So, if you don’t mind travelling in an overheated sauna, there’s nothing wrong with the car. By the time we had returned to base the RAC man had diagnosed another fault: a replacement rear shock absorber needed he said. That’s added to a suspect head gasket, the unknown leak in the coolant system, the timing belt that’s nearly shot, the boot that doesn’t open, two new tyres and knackered paintwork on the bonnet. I suppose it’s like the horoscope said, possessions come and go but I’ve got the memories alright.
So now we’ve got two knackered old bangers out front, it reminds me of Namibia’s skeleton coast. What with all the heat I contributed to global warming yesterday and the passage of clock time, I wonder how long I would have to leave the cars before they looked like this?
Not hardly, as Absolem the caterpillar said.
Postscript – now faced with the rather mundane conundrum of saving the old reliable, or letting it go out on its shield like an old soldier. With the two bangers and if I only had the right amount of engineering know-how I am sure I could cobble together a hybrid ultra reliable car in blue and green for only the price of an elastic band and some pork scratchings. Hopefully though, like the horoscope said, I can make this choice from a sacred place, whatever that means. Back to the Caterpillar.
If I ever come back in an afterlife, I wouldn’t mind the pampered life of this kind of lurcher. I’d like to go straight into the pampering phase though please and skip the first six to eight months of starvation, vagrancy and being run over by a car – to be fair it’s not put him off them, so long as he’s a passenger.
He didn’t earn a promotion to get into the front there. On the first morning away the boot closing mechanism went and we spent the week with the thing lashed shut with 25lb fishing line x 2. I didn’t trust it for the journey home and wedged myself in between the girls in the back whilst yer man travellled in some splendour. Not bad for a fawn dog from Navan.
In my dream land I am upgrading the “family” car to this for continental touring purposes.
In my real life the only upgrade I can afford is this one.
I asked Bibi for a quote: she said she preferred the Greengrocer’s box.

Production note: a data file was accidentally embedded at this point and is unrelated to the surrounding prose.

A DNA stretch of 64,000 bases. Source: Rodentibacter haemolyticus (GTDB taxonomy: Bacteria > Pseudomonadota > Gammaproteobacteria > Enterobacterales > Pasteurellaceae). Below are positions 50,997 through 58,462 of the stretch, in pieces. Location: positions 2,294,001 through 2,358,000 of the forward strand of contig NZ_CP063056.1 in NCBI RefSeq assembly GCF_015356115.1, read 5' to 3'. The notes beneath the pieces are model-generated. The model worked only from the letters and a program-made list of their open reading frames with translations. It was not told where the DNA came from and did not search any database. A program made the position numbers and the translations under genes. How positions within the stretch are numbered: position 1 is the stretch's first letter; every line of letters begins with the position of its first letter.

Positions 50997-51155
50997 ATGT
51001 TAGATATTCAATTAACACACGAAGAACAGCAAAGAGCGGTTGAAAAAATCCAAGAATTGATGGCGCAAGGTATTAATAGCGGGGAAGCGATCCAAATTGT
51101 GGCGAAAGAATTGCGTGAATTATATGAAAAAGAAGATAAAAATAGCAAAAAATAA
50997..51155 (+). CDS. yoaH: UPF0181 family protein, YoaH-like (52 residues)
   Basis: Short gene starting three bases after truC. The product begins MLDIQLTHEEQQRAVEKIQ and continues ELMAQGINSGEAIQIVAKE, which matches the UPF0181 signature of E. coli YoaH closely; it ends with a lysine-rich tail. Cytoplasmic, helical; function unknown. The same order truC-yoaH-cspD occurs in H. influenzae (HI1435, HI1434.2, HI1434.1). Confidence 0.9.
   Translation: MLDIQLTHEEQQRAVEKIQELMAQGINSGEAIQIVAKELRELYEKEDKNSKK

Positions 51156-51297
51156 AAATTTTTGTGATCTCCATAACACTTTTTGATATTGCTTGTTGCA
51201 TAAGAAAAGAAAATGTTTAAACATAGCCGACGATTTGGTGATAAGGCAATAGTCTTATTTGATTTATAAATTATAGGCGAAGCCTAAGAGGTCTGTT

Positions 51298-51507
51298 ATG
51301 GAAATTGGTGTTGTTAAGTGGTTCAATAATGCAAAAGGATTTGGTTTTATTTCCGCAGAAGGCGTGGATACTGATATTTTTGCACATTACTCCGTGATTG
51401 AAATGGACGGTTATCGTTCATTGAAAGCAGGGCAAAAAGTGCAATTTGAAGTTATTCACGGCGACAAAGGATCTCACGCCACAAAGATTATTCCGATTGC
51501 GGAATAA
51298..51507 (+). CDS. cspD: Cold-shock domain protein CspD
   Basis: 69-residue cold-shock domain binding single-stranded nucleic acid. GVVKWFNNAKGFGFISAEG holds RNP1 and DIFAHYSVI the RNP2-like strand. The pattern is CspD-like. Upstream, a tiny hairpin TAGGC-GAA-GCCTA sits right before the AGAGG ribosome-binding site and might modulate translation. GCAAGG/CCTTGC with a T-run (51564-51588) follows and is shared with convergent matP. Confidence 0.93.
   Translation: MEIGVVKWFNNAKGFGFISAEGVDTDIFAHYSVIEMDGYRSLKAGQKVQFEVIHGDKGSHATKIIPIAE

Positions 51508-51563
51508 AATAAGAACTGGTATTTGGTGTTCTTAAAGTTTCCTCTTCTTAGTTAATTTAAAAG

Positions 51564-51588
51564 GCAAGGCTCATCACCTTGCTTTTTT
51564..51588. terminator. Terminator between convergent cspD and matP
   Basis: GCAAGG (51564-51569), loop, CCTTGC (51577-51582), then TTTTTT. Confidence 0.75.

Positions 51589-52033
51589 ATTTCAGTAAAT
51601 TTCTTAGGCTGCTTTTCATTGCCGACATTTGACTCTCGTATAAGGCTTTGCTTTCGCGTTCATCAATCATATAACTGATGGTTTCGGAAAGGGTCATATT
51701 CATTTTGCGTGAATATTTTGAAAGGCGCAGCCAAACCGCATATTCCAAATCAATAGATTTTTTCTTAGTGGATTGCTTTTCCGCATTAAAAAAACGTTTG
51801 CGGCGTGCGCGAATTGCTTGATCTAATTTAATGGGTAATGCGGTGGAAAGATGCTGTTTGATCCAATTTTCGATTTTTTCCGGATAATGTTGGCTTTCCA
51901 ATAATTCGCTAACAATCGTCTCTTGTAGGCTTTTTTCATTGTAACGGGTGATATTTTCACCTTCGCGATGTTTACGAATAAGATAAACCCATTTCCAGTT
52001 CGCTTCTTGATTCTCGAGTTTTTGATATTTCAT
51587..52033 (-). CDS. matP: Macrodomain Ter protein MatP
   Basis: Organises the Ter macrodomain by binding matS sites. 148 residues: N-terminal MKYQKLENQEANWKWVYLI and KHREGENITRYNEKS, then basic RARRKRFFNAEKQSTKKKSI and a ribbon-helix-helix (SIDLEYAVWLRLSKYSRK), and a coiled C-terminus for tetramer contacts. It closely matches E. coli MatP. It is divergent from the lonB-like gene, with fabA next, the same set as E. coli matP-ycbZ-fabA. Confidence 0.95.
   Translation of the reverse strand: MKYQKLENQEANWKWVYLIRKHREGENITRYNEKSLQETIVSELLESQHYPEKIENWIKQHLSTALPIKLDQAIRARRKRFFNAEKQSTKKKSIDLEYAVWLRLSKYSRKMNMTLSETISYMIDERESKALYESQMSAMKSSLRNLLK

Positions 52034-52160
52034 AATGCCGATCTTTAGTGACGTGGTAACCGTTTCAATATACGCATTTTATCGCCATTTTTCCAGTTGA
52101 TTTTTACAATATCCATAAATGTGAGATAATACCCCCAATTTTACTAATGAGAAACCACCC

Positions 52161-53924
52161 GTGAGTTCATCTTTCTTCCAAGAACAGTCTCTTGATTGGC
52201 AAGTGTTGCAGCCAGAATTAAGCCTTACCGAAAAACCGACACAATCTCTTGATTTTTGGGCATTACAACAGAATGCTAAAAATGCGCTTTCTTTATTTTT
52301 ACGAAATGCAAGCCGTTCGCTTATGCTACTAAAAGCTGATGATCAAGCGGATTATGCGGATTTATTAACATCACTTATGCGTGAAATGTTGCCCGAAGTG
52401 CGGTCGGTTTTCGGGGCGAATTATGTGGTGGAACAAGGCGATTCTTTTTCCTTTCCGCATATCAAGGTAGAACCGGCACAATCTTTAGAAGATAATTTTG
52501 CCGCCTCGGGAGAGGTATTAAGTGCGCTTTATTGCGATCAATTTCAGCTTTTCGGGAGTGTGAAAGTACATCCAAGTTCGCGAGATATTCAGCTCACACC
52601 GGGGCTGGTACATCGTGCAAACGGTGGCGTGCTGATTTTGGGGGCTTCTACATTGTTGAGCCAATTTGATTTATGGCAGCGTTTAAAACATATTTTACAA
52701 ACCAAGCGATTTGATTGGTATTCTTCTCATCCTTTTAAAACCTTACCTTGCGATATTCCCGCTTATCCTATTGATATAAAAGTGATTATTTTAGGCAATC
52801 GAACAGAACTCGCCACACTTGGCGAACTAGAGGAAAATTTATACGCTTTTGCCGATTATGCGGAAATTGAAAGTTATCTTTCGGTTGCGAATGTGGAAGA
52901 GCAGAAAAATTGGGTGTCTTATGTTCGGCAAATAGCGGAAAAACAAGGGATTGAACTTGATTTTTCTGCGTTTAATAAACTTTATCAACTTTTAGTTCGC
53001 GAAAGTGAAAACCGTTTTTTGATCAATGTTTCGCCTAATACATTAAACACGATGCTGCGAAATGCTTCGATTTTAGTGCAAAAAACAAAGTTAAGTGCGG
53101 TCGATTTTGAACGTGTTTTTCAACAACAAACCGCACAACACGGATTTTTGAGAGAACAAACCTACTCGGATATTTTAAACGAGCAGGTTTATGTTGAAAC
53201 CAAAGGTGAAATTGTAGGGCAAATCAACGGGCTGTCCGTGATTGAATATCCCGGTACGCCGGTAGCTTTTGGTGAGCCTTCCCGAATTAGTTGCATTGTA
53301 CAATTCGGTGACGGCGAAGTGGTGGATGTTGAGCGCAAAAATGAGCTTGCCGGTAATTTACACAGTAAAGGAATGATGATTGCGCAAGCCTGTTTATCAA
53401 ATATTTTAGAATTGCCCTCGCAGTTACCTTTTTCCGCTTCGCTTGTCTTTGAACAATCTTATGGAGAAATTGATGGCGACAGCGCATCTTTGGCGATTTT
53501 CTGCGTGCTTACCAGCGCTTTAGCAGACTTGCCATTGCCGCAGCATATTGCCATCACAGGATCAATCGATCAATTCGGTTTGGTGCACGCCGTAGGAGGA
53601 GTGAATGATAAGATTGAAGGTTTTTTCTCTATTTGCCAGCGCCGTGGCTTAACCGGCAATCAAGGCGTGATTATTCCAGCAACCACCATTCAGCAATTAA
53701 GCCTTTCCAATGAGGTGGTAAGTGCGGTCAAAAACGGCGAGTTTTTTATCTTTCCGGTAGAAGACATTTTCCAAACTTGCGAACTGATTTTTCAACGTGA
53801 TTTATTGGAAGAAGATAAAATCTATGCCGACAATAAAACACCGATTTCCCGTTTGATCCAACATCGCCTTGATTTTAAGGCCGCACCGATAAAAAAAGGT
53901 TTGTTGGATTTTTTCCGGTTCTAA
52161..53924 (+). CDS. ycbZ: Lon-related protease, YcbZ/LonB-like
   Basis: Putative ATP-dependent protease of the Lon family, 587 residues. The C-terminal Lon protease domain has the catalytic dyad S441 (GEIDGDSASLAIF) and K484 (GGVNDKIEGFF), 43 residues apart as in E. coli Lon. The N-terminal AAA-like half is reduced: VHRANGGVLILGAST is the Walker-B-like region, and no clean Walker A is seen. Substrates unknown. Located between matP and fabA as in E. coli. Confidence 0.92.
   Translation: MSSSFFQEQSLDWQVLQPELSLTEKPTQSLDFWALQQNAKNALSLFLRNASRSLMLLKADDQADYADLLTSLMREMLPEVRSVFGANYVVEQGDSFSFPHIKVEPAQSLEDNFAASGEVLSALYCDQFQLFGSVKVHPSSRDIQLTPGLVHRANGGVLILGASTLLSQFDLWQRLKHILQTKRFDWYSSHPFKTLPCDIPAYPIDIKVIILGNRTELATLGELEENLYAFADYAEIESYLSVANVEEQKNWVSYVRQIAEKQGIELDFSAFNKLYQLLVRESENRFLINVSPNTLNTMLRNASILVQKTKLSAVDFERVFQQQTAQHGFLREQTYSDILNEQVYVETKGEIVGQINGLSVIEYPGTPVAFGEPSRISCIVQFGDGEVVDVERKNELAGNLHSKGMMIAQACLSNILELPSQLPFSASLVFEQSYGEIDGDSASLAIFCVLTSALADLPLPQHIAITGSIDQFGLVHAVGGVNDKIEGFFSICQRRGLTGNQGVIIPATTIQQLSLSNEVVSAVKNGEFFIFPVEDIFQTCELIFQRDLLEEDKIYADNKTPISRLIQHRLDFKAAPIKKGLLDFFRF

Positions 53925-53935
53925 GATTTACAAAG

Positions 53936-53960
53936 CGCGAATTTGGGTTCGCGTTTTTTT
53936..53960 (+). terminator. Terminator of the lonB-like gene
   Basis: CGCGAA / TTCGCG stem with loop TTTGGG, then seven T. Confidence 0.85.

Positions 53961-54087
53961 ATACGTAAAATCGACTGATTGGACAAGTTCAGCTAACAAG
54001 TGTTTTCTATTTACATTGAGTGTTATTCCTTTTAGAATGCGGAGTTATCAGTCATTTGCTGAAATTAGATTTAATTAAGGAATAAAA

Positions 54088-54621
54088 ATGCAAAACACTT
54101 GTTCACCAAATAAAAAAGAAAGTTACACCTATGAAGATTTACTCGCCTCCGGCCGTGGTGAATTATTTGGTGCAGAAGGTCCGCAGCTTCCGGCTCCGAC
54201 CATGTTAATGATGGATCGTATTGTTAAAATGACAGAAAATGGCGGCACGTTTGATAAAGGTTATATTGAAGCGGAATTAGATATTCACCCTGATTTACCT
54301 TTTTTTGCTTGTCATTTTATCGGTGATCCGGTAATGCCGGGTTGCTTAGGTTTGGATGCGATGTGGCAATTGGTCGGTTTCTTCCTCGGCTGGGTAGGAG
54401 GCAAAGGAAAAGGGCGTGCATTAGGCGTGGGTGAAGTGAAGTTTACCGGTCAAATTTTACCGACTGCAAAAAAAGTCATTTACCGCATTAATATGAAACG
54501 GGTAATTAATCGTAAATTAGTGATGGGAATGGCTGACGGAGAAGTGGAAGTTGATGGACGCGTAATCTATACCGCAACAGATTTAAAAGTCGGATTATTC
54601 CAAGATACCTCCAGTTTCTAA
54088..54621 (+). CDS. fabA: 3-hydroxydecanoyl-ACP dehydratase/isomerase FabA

A stereotypical ingrate. I feel like I work for that cat and I can tell you she is a demanding boss.
Last week I bought a door off the internet. I am an occasional ebayer and only out of necessity. Not for me the bidding in a mad moment (god knows there are enough of those assigned elsewhere) and then trying to remember what the hell it was you wanted so badly when the package turns up. No. I like to do it the Catholic way: loads of angst, consumer guilt, second, third and fourth opinions, wielding of tape measures and a damn long drive on top. Then I feel like I’m really saving money baby.
On the same come the day, come the door was the big one – the Grand National. This (and Classic Race Days) are the closest I can come to the feeling that football fans have on a big match day. I get up and start twitching. To allay the twitch I get busy. I become prolific on the laundry front, I go to the beach, I palm off the youngest on the neighbour and set off in to the unknown in pursuit of a door. Because it’s the unknown and because my tape measuring is not entirely to be trusted I have rung my father. The door I want to fit in my car (the German one) is borderline. I may need ropes. I may need wooden crossbars. I need a second opinion.
So I land with zero notice in Suffolk and get my Dad measuring. I have only a CSE Physics to my name and a pass at O’ level Maths. My father has a degree in Physics and a PhD in Operational Research. Who would you rather have brandishing the tape measure? It was thus decreed that the VW Passat would be the vehicle that would (just) be able to take the front door.
Now whenever we make a major purchase in this house we have a power battle. A stand-off that can last months. He who can walk onto the end of the counter punch the longest and remain standing wins. When we bought the German car, I wanted a different make of German car. A VW. Because they are more practical. I have waited 6 long years to be proved right, but right I am.
So I drove to Suffolk. Switched cars from the useless and poky BMW Tourer to the capacious VW Passat Estate (Diesel) and was chauffeured across the the flattening landscape into Norfolk (next stop Scandinavia) where the door went in the back with a mm to spare, as per Dr Russell’s prescription.
This photo doesn’t have a lot to do with the price of fish or doors on ebay, but I have driven past it umpteen times recently so I hopped out and took a snap when I had taken a wrong turning.